A Rising Tide Lifts All Ships
Fernie is a community that is full of strong, fierce, and dynamic women and girls—and that’s something to celebrate!
International Women’s Day is an annual opportunity advocate for women and girls around the world. It’s a time to disrupt gender bias and dig a little deeper into what we really mean by gender equality.
I’ve dedicated my life to the advancement, fulfillment, and empowerment of the outdoor women’s community. Here are a few of the things I’ve learned along the way.
2. Not one woman can speak for all women. I’ve spent 20 years in the outdoor industry and remember when the groundbreaking women’s skis were quite literally pink, small, and floppy. If your business plans to sell products to the 50% of the world that identifies as women—it’s worth asking at least a few women for their opinion.
3. Someone once said to me, “What’s the big deal about women? If you want to be equal to men, you can’t complain if someone treats you differently.” It has taken me years to really articulate the best answer to this question because, “98% feels offensive when you’re used to 100.” (Robin D’Angelo). It turns out the United Nations sums it up quite nicely: “Investing in girls is one of the smartest things we can do to promote a healthier, more prosperous world. Every girl has the right to be in charge of her future and her fate, and we have the collective obligation to protect her rights and promote her wellbeing. Empowered girls are key to breaking the cycle of poverty for families around the world.”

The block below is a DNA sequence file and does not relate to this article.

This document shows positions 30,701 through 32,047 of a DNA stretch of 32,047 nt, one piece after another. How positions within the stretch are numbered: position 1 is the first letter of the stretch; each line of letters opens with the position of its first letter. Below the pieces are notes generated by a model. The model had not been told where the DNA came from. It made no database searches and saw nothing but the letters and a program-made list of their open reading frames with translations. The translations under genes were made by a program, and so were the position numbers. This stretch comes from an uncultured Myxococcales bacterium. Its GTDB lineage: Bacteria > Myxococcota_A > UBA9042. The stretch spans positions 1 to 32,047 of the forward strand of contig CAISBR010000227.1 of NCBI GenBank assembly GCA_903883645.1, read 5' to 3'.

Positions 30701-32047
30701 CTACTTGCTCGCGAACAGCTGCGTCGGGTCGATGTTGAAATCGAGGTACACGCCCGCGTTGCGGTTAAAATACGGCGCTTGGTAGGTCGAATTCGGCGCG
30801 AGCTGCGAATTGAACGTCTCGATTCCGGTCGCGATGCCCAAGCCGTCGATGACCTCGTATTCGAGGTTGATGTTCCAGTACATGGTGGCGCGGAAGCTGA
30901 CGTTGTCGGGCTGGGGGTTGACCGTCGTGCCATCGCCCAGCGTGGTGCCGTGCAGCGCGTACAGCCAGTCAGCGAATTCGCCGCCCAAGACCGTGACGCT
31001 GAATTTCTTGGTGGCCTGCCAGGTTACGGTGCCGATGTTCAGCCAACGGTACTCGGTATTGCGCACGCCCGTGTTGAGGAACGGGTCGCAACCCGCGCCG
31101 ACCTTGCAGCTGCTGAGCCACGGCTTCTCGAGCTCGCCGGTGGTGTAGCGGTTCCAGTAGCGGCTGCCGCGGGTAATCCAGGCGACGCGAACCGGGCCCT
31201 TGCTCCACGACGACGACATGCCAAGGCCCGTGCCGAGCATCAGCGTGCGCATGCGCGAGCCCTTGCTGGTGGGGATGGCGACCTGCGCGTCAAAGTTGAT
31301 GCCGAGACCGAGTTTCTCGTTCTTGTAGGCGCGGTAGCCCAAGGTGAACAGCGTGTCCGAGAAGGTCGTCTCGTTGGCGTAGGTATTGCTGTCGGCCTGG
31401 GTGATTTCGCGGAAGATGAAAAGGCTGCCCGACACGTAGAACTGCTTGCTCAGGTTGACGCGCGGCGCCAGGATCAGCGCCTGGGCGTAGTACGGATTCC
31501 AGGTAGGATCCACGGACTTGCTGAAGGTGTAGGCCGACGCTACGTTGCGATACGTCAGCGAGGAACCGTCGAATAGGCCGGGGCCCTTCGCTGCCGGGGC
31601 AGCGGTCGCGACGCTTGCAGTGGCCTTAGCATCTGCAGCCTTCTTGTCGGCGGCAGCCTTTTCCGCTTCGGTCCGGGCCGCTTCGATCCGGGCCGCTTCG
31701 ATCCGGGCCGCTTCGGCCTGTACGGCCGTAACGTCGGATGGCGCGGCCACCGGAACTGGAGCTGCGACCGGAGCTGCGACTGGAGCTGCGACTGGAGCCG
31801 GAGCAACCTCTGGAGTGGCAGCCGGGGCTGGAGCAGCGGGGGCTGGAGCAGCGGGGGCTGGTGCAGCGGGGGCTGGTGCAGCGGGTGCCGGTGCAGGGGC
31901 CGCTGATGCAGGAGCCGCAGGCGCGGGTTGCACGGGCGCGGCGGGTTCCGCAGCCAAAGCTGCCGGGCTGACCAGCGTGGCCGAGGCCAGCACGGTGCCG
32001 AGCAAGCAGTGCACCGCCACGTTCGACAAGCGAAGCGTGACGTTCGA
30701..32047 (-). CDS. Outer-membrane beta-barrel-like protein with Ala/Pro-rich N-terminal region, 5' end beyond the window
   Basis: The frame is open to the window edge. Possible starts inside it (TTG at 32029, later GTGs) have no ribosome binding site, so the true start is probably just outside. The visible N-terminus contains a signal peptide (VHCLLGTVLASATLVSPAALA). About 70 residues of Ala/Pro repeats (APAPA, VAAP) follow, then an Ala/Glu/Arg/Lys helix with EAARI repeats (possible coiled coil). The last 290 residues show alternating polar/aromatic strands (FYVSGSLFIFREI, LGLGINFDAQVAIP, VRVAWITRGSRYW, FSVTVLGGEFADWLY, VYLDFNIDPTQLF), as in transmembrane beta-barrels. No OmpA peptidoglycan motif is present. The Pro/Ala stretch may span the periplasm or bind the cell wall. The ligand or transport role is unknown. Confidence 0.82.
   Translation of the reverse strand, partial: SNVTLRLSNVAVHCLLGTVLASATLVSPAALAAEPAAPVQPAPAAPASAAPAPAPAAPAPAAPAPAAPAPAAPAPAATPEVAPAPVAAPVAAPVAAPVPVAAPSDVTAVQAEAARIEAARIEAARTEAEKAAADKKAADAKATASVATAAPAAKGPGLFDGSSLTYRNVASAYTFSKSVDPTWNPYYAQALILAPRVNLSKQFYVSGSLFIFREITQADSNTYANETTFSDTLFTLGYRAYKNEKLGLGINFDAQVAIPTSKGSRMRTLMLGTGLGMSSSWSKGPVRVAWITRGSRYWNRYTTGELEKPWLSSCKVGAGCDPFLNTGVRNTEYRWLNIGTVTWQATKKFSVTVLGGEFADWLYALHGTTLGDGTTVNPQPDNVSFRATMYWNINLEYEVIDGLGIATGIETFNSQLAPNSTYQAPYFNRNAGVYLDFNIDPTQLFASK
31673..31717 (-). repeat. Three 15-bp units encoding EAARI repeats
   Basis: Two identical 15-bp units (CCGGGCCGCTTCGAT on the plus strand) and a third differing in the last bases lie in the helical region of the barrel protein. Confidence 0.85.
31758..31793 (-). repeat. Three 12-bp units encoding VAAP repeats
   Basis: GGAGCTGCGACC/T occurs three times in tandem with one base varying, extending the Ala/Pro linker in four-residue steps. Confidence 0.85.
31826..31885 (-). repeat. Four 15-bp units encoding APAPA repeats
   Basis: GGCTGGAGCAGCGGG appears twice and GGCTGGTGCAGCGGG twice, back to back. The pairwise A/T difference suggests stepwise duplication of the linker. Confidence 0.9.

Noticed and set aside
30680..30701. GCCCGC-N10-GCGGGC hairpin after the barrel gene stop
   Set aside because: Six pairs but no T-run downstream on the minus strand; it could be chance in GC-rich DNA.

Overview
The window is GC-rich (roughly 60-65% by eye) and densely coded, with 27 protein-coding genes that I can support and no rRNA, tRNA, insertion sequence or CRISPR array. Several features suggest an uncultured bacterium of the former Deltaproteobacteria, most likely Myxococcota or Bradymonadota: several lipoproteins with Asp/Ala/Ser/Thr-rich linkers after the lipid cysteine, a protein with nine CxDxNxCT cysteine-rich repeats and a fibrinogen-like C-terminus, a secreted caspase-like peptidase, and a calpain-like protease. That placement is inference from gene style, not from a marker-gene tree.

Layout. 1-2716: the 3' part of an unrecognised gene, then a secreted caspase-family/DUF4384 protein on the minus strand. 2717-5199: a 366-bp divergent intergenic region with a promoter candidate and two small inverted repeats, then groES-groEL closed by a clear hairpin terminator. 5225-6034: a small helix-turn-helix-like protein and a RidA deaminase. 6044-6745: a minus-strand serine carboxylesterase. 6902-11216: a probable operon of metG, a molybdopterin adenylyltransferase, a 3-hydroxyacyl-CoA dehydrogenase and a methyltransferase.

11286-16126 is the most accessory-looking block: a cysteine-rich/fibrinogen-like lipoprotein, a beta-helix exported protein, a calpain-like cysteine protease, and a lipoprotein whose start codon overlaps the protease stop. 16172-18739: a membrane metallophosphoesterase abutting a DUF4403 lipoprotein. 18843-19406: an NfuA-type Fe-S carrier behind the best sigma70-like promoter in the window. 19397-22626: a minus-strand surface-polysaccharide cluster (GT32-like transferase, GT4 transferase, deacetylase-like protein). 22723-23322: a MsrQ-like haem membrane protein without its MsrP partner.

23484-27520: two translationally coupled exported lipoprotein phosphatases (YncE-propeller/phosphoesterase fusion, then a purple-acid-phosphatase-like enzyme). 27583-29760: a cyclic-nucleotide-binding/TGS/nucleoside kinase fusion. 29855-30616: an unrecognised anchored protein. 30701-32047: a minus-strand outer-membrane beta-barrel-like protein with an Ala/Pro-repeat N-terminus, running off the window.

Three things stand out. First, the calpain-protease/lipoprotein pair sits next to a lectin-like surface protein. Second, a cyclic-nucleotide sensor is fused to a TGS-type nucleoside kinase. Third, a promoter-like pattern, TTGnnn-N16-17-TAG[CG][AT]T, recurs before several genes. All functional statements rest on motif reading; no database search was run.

5. Practice Radical Self-Love. Society hints that we’ll be happy when we climb the ladder. If we look a certain way, buy a certain thing, or achieve a status—guess what? There’s another ladder to climb! Don’t get me wrong: Do. All. The. Things. But do them for you. Otherwise, get rid of that ladder and practice some radical self-love, the belief that you are enough, despite all your shortcomings (no one is perfect!). PS: This is another thing I learned from a Black woman, Sonya Renée Taylor—check her book out, The Body is Not an Apology.
As we round the sun to mark another holiday (and don’t forget, the entire month of March is Women’s History Month), remember that what we even define as gender is constantly expanding. As women, we can lead the charge to ensure all marginalized communities benefit from the advocacy, self-care, and empowerment that we embody in our local communities.